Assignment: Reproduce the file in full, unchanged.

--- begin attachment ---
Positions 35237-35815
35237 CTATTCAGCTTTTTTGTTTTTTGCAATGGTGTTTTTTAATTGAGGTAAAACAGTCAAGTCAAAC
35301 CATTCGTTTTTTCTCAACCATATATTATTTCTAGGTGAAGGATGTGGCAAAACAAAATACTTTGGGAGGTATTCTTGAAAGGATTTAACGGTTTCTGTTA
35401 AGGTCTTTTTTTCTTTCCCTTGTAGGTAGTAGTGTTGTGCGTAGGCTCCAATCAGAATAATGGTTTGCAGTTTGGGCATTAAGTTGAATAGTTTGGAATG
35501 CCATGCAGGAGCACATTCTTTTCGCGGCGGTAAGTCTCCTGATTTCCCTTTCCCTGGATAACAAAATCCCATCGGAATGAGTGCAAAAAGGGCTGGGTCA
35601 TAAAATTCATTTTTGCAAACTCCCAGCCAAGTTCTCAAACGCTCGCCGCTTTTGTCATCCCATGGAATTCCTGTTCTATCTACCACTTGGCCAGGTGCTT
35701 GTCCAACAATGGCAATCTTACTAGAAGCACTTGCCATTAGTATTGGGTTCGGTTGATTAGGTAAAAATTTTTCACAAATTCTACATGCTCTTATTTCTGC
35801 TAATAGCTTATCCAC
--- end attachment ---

Positions 35237-35815
35237 CTATTCAGCTTTTTTGTTTTTTGCAATGGTGTTTTTTAATTGAGGTAAAACAGTCAAGTCAAAC
35301 CATTCGTTTTTTCTCAACCATATATTATTTCTAGGTGAAGGATGTGGCAAAACAAAATACTTTGGGAGGTATTCTTGAAAGGATTTAACGGTTTCTGTTA
35401 AGGTCTTTTTTTCTTTCCCTTGTAGGTAGTAGTGTTGTGCGTAGGCTCCAATCAGAATAATGGTTTGCAGTTTGGGCATTAAGTTGAATAGTTTGGAATG
35501 CCATGCAGGAGCACATTCTTTTCGCGGCGGTAAGTCTCCTGATTTCCCTTTCCCTGGATAACAAAATCCCATCGGAATGAGTGCAAAAAGGGCTGGGTCA
35601 TAAAATTCATTTTTGCAAACTCCCAGCCAAGTTCTCAAACGCTCGCCGCTTTTGTCATCCCATGGAATTCCTGTTCTATCTACCACTTGGCCAGGTGCTT
35701 GTCCAACAATGGCAATCTTACTAGAAGCACTTGCCATTAGTATTGGGTTCGGTTGATTAGGTAAAAATTTTTCACAAATTCTACATGCTCTTATTTCTGC
35801 TAATAGCTTATCCAC